- The Washington Times - Thursday, March 20, 2008

The young fans of social-networking sites generally consider Facebook a safer place than rival MySpace because Facebook only permits friends to see the content users post. But what if someone copies photos and posts them on an entirely different Web site?

A crop of new Web sites dedicated to finding and showing off photos of social-networking sites’ “hottest girls” appears to be seizing on the ambiguity of copyright law in cyberspace.

“A new phenomenon has popped up,” said Nick O’Neill of Allfacebook.com, an unofficial blog about the Web site that has become a fixture for teenagers and young adults. “Something about the grouping of these photos makes it feel wrong, even if it isn’t illegal.”

Most of the photos on such sites are used without permission of the young women in them, said Mr. O’Neill, who thinks doing so should be criminal.

That view is shared by Ashley Alexandra Dupre, the 22-year-old call girl whose involvement with New York Gov. Eliot Spitzer forced his resignation last week.

News outlets lifted images of Miss Dupre from her MySpace page and distributed them throughout the Internet, and that may be a violation of her rights, according to her lawyer.

The squabble over using Miss Dupre’s MySpace photos is complex because it concerns news reporting, which could be protected under standard exceptions to copyright law. But the dispute highlights a broader question: Do third-party Web sites have the right to extract photos from the profiles of social-networking users and post them somewhere else?

William McGeveran, a law professor at the University of Minnesota who specializes in privacy and technology, said that use of private photos by other sites seems to be a violation of Facebook’s terms of service. He said that such actions violate the copyright of the photographer.

“What’s interesting … about the legal landscape of pictures like this is that the copyright protection is a lot stronger than any privacy protection,” Mr. McGeveran said. “You can’t just take a picture off of another Web site and put it on your own without permission.”

Mr. McGeveran said that infringing copyrights by republishing photos on other sites could be unlawful.

“The protection of user privacy is a core part of Facebook,” spokesman Matt Hicks said. “Facebook users agree in the site”s terms of use and policies that they will not reproduce other user profiles, photos or content without permission from the user in question and Facebook.”

Mr. Hicks said that Facebook is investigating the sources of photos used on questionable sites and that if a violation has occurred, Facebook will disable the accounts of offending users and pursue appropriate legal action.

One of the sites hosting the reposted photos, FBChicks .com, explained the idea behind creating the site.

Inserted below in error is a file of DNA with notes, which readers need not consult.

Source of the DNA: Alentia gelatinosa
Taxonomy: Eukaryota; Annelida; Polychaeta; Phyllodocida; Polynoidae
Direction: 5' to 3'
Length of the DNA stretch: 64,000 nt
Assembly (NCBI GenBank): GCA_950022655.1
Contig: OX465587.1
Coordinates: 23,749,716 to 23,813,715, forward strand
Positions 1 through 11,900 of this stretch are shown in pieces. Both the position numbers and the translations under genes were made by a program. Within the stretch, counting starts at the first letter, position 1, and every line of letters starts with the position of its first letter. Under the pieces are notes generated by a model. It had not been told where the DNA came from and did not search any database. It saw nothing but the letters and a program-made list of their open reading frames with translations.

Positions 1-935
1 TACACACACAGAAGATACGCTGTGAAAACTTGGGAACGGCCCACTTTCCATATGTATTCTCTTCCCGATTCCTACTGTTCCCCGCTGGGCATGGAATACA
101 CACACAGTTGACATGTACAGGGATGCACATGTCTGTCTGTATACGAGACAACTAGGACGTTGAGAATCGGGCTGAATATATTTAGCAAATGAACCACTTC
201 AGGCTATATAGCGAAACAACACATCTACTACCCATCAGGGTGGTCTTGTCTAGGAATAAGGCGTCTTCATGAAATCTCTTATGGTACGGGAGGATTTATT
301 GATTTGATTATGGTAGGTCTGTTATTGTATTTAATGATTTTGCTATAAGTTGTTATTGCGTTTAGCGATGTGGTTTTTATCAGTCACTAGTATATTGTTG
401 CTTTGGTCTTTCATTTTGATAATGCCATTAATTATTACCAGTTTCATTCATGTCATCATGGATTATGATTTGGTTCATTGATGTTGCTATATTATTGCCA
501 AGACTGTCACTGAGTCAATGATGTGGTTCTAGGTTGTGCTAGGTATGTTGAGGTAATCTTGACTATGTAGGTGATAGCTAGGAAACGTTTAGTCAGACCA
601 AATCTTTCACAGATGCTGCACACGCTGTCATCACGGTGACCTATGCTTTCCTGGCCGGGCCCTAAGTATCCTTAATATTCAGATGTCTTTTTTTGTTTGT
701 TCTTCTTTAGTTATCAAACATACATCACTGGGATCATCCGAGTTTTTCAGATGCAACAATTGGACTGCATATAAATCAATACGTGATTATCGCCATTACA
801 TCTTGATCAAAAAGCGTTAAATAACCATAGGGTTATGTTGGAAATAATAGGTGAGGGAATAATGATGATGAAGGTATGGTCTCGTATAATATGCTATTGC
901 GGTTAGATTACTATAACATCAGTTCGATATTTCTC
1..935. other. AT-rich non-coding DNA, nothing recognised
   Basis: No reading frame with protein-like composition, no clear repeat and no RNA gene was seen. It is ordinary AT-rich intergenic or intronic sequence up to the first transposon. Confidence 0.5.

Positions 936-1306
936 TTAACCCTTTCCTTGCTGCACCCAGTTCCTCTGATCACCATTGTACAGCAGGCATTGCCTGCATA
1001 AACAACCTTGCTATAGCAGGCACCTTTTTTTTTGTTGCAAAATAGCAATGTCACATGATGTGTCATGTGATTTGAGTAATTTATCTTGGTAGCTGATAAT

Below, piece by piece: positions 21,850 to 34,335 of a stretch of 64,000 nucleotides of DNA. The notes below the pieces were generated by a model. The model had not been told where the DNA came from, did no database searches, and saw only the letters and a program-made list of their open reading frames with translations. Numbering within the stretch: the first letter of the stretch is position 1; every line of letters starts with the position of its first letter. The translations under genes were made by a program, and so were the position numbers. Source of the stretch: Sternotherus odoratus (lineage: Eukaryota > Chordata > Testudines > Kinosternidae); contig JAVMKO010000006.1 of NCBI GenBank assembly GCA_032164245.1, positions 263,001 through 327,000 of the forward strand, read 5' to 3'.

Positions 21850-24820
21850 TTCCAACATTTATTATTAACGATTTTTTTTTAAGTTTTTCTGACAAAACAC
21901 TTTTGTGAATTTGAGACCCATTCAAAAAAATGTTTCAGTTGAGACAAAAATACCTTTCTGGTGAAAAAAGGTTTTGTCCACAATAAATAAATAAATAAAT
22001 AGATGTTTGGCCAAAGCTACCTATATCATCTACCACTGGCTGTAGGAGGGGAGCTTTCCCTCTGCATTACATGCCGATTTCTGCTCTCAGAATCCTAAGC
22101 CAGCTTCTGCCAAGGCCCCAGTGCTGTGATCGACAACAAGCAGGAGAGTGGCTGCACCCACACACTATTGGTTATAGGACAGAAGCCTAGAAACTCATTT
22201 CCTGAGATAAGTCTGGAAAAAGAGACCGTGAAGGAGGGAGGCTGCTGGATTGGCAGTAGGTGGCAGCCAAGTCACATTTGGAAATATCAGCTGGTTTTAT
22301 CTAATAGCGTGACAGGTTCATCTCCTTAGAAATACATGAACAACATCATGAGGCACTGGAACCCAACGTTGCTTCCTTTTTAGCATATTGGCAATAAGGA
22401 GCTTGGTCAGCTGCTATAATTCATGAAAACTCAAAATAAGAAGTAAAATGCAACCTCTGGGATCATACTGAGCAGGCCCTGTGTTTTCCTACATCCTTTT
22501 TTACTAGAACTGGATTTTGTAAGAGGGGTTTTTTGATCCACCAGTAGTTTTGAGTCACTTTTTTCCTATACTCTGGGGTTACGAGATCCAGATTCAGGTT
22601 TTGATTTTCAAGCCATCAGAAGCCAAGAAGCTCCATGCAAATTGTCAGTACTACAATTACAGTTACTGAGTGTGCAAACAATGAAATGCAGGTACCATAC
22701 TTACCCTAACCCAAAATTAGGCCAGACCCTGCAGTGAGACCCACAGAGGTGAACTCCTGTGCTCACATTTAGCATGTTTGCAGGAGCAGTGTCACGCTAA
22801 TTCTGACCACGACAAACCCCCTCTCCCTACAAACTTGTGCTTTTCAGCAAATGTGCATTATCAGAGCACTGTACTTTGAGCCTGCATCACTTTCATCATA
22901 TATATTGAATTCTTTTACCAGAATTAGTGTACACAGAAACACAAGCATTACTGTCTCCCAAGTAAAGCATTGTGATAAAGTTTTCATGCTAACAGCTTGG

“The goal of FBChicks is to eliminate the pain in browsing a multitude of websites,” according to the site’s “about” page. It goes on to explain that the creators’ idea was to compile party pictures in one place for easy viewing.

The Web site, which was once shut down due to a legal complaint, according to Mr. O’Neill, asks visitors to submit photos that they own the rights to and include geographic information so that images received can be organized.

For women who unknowingly appear on FBChicks, the site said their photos are included because a user pretending to be them e-mailed their image to the site.

“It’s easy to get your picture removed from the site if you didn’t send it in. … We will get rid of it with no questions asked,” the site states, providing an e-mail address for inquiries.

Another site, HottestGirlsonFacebook.com, contains links to pictures of women from photo-sharing site Flickr as well as MySpace.

The sites don’t post pornography, in line with Facebook’s terms of use, but the suggestive photos consist of ordinary people, occasionally without their knowledge.

“I do not know any of the people I post about,” writes the site’s manager, Brock Landers, on the “about” page. He states that those in the photos can also contact him for removal and apology.

Mr. Landers said he wanted to use the site, which began operating in October, to help young women launch modeling careers and get publicity.

“This site is intended for two things: laughter and amazement,” he wrote.

Mr. Landers said that he had not been asked to shut down his Web site.

“We’ve gotten some e-mails from some of the girls thanking us for posting them on the site,” he said.

Facebook allows for multiple security choices on photo albums. Users can opt not to show specific albums in limited profiles accessible to only those they select. In addition, the visibility of an album can be altered so photos are only shown to a select group of friends.

“If you’re putting up content that’s really embarrassing, even if you think you’re setting it to a stricter privacy level … [you] ought to be more careful,” Mr. McGeveran said.

There are hundreds of Facebook groups requesting photos of the “hottest girls” on the site and even a few listing the “hottest” and on occasion “the sweetest” guys. The difference between these Facebook groups and stand-alone Web sites, however, is that users willingly join the groups and add their own pictures. That’s usually not the case outside the site.

“If I were a dad of one of these girls, I’d be furious at my daughter for posting these pictures on Facebook, not the guy who posted them on his site,” Mr. Landers said. “Guys are guys, and all guys … like pictures of attractive women, even dads.”

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